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Heisman winner White gives up football

NASHVILLE, Tenn. (Aug. 11, 2005) -- Former Heisman Trophy winner Jason White ended his professional career, citing his weak knees.

White, who had been competing for third quarterback with the Tennessee Titans, said he has the head and heart to play in the NFL. He doesn't have the knees.

"It's always been a dream of mine, but certain things won't allow me to chase that dream," White said. "It's kind of out of my hands at this point."

White won the Heisman Trophy in 2003 and led Oklahoma to back-to-back BCS title games. He also won the Davey O'Brien award twice and the Johnny Unitas Golden Arm title and is Oklahoma's career passing leader with 7,922 yards and in touchdown passes with 81.

His career at Oklahoma lasted six years because of reconstructive surgery on each knee. He was redshirted after the first one in 1999, then earned a medical exemption for an extra year of eligibility after the second in 2002.

White joined the Titans in May as an undrafted rookie after an audition with the Kansas City Chiefs did not lead to a contract offer.

He said he was still feeling the effects of the knee surgeries.

"I always had trouble, even in the summer, dropping back when practice wasn't every day," he said. "Now that practice was every day it got to the point where one of my knees was super sore, so I started favoring it with the other one. Then the other one started hurting. I took a couple of days off this week and it hasn't really changed."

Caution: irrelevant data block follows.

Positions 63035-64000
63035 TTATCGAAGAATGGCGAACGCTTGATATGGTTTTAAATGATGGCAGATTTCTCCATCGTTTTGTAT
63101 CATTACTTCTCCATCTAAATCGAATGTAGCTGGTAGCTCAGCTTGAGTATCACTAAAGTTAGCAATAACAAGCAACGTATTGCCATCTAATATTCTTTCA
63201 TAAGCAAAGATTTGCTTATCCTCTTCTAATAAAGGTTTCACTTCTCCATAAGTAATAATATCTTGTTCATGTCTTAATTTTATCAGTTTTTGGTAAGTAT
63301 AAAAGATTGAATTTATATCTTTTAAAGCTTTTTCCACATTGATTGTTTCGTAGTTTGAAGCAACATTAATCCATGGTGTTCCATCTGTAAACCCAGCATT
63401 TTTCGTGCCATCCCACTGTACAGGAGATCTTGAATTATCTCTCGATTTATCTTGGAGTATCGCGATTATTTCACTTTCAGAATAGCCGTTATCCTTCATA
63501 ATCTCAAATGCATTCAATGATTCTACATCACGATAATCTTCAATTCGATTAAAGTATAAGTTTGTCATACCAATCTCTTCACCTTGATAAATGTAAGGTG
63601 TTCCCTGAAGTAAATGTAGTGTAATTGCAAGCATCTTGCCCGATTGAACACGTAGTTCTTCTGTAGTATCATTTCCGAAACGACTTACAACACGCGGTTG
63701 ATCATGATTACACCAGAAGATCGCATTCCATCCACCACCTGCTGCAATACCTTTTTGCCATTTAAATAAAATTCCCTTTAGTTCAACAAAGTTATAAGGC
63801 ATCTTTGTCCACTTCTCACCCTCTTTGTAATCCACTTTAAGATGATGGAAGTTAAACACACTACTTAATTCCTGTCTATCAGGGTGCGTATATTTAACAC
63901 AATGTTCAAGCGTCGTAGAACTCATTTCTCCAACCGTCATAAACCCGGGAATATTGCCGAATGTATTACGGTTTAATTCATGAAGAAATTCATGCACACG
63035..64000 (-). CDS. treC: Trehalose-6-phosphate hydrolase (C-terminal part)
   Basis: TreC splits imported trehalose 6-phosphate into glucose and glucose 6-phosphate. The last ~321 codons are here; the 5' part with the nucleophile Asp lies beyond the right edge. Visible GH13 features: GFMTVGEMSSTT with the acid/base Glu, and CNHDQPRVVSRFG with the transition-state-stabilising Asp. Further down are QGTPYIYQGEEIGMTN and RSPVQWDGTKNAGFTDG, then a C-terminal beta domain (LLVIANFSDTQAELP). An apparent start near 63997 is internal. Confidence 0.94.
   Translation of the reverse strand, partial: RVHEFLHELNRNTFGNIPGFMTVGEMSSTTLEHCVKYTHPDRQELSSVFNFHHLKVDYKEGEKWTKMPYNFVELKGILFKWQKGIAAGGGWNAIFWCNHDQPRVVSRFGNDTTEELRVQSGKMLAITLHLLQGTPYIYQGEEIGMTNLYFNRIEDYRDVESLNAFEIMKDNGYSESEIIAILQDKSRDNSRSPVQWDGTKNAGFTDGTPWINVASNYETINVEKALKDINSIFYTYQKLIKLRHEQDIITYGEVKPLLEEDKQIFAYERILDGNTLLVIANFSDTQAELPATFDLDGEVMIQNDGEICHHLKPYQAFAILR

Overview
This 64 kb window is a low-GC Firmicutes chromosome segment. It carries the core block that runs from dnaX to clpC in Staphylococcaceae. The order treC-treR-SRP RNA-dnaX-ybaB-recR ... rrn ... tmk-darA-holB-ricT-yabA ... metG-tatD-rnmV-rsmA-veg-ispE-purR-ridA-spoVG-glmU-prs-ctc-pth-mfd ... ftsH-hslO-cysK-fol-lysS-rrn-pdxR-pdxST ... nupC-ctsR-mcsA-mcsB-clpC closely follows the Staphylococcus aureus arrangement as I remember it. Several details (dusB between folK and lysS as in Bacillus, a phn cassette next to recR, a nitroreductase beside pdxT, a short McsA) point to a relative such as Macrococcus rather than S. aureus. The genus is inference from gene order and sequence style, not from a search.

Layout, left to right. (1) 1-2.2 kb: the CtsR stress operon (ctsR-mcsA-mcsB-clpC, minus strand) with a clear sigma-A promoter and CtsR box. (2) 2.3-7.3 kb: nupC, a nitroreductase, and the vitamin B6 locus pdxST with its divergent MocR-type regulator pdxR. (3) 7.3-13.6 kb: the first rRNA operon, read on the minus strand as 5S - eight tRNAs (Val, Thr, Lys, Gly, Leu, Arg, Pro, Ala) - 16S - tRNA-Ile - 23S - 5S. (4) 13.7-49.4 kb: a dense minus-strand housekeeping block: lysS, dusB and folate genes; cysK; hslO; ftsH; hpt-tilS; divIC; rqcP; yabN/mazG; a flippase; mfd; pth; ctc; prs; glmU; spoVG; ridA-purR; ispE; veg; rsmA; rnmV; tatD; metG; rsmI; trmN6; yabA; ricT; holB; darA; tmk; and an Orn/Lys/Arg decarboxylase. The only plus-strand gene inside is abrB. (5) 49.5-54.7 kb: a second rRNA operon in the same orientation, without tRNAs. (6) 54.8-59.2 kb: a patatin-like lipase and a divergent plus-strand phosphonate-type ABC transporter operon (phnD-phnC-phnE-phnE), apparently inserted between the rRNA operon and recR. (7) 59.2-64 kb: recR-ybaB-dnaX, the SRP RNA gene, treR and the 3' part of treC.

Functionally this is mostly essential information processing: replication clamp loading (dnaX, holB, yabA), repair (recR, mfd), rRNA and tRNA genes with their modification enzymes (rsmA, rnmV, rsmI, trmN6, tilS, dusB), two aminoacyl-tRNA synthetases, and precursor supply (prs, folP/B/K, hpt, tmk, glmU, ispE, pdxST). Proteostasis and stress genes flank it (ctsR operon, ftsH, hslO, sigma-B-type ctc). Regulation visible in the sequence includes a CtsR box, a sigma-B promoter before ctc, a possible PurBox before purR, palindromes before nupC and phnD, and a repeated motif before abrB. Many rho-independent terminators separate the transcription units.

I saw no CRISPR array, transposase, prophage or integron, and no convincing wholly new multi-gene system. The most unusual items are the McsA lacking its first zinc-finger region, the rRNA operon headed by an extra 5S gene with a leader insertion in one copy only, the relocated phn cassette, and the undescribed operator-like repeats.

He said he informed coach Jeff Fisher of his decision Aug. 10.

"I stuck it out as long as I could," White said. "I just came to a point where it took me four seconds to drop back on a five-step drop. By that time, I'm sacked."

Fisher said White's numbers prove that he was able to move offenses and win games.

"You don't necessarily, at that position, have to be the most athletic or the most gifted or have the strongest arm. You have to move an offense and you have to have the intangibles, and that's what he's had, and that's what he's proven in a great college career," Fisher said.

White had split time equally with Gino Guidugli of Cincinnati and Shane Boyd of Kentucky, but was held back in recent days when the pain in his knees increased.

He planned to return home to Tuttle, Okla., by the night of Aug. 11 and plans to pursue jobs as a football coach next week.

"Sometimes I think that you have to swallow your pride a little bit and know when you're done," he said.

Oklahoma coach Bob Stoops found out about White's retirement following the Sooners' morning practice Aug. 11.

"Jason knows what's best for him," Stoops said. "If that's what he has to do, he's had an incredible career here."

After his second knee surgery, White had to take days off between practices. But before last season, he was back to working out every day without problems. He then made it through the entire season without injury problems.

Stoops thinks White, who has a degree in sociology, will be a great coach.

"I'm sure possibly all the extra work probably could be bothersome to him healthwise, and he just decided he wants to move on," Stoops said. "Good for him. He'll have a successful career in whatever he does."

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